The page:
One of the most serious and daunting legal procedures is the probate process. Not only does it take time and a lot of patience, but the results are unlikely in half of the cases. The probate process is actually the procedure when the assets and possessions of a deceased person need to be passed on to their heirs. In other words, it is the procedure of processing and sanctioning the will in the absence of a legal trust or bonding. However, all countries and states have different terms and regulations related to the probate process.
If you’re extremely new to this term, let’s discuss more this to learn a few common facts associated with the probate process.
1. Beginning of the Process
It starts by filing a petition in court to start the processing of the will or to request, appointing an executor in the absence of a will. The people involved and mentioned in the will, including the heirs and all beneficiaries have to be informed of this stage through private or public announcements like a newspaper advertisement. It gives them the right to object in court during the hearing.
2. Not all Estates or Property Needs to Be Probated
A few assets are obligated to be exempt from the probate process. You need to check the rules and regulations or seek professional advice before deciding on any inclusions. Some of these objects include joint tenancy or property owned by two people, like a savings account or a house, property that goes to a surviving spouse, living trust assets, transfer-on-death deeds or any kind of specified beneficiaries.
3. It Can Cause Delay at Times
However tempting the results might seem, probate processes aren’t that easy as they can take years to finalize. Probate and planning attorneys over at https://www.atlantaestatelawcenter.com/johns-creek-estate-planning-attorney/ recommends to always take professional advice of lawyers into consideration in order to sort all problems that are causing a delay in this process. Lawyers will want nothing more than to get these things resolved as fast as possible simply because no one benefits anything from unnecessary delays.
A few reasons are beyond our control and need expert help. Some of the reasons that can cause delays are:
- Numerous Noted Beneficiaries: At times, the beneficiaries who are supposed to gain the maximum benefit out of the probate process are the ones who cause a delay. They are either unwilling to be present on the requested date, do not produce relevant documentation, or can cause misunderstandings. Also, if the beneficiaries are missing any important documents, it can add to the delay.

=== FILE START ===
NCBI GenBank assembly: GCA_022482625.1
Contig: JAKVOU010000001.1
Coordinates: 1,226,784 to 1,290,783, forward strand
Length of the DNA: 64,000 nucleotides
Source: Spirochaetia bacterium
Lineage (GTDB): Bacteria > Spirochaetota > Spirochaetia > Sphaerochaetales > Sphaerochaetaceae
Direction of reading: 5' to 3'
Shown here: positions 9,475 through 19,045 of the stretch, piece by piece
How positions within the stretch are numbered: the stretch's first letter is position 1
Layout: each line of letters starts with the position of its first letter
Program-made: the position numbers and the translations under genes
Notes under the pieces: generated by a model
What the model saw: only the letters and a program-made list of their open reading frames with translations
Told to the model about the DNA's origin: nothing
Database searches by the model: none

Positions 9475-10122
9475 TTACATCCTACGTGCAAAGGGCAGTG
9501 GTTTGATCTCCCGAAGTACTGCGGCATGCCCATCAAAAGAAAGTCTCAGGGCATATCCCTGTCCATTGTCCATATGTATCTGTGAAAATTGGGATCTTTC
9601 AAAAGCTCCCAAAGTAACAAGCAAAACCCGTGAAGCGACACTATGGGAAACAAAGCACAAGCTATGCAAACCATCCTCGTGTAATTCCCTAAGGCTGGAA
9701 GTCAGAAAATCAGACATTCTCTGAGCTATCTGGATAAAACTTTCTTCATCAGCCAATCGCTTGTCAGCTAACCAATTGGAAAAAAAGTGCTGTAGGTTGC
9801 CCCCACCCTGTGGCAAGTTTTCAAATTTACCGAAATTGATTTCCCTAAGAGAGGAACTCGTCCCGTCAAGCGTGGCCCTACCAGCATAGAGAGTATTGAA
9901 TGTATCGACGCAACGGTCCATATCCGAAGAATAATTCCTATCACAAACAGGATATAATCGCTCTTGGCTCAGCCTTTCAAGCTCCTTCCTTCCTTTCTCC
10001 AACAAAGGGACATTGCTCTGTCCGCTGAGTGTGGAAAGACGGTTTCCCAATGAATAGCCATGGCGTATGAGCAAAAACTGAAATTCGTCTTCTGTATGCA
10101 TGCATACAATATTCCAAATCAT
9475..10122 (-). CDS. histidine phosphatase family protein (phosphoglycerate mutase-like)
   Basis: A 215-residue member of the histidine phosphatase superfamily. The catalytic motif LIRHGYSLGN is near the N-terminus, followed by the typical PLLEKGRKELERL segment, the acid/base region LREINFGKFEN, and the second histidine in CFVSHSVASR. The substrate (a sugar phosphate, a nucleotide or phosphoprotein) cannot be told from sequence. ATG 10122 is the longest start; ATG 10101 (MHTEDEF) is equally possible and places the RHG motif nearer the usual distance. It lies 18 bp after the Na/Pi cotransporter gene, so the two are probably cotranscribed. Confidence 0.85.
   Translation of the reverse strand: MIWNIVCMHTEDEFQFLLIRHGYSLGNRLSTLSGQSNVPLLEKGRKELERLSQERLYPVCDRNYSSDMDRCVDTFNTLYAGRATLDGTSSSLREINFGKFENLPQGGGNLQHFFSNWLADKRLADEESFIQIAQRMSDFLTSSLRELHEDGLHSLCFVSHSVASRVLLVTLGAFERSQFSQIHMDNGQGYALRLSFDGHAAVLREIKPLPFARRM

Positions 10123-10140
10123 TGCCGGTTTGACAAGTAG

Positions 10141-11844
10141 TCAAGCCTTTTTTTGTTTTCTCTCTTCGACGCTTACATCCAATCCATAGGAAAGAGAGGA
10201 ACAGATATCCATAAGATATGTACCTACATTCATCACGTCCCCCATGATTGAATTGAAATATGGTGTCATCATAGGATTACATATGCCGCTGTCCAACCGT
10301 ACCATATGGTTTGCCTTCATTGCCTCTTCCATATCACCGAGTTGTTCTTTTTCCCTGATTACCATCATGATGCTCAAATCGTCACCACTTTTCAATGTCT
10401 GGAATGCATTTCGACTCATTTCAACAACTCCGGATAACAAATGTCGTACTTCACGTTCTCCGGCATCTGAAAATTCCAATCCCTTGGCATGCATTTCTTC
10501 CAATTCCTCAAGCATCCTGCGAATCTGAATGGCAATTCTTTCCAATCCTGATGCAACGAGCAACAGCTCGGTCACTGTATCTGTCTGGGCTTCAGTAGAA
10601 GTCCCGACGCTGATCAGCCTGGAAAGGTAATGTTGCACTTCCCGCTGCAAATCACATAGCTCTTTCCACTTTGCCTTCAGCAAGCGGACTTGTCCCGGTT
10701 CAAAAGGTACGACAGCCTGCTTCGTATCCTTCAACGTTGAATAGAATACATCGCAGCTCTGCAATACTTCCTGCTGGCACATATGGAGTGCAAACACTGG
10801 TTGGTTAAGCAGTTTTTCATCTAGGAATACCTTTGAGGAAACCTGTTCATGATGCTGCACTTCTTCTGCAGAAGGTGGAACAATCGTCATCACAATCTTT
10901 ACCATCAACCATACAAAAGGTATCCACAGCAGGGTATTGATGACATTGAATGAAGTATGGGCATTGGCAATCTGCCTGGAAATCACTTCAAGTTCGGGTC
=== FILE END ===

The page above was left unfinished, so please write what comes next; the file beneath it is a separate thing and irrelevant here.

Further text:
- Improper Will Writing: If there are problems in the wills or in the issued paperwork such as the appointment of a valid executor, no record of a witness or invalid signatures, it will require you to restart the entire process. This takes time and will cause major delays.
- Appointing the Executor: The Chain of Representation declares that an executor needs to be appointed in the absence of one, especially if the past representative has recently been deceased before granting of the will. The succeeding heir needs to be traced. In case the traced heir isn’t a blood relation, it can get difficult to prove the relation due to the requirement of tons of paperwork and documentation.
- Relevant Taxes: There is a special tax code in the probate process known as the IHT or Inheritance Tax. When the mentioned assets exceed the value of ₤325k, this tax needs to be paid in order to release the assets. It is, however, a long process and can take some time.
4. The State’s Rights on your Property
The general rule in almost any state is to write your will to the first holders in your bloodline, which are usually your spouse and your children. Depending on your location, you might have to share the assets with your siblings or your parents if you’re the heir. But certain situations may arise when relatives and heirs cannot be traced. In this case, the property and estate mentioned in the will directly go to your state. But if your representative manages to trace a long-distance relative, the state doesn’t get your property. This situation is also valid when the deceased does not have a legally written will.
Lastly, people have this belief that it takes a lot of money to get the probate processed properly. Apart from the major cost of inheritance tax which is rare, hiring professional help can deduct those costs by taking unknown probate shortcuts. The probate process seems like a long, complicated procedure, but can be carried out smoothly if planned properly. It’s also important to educate yourself as much as possible to avoid unnecessary costs and delays.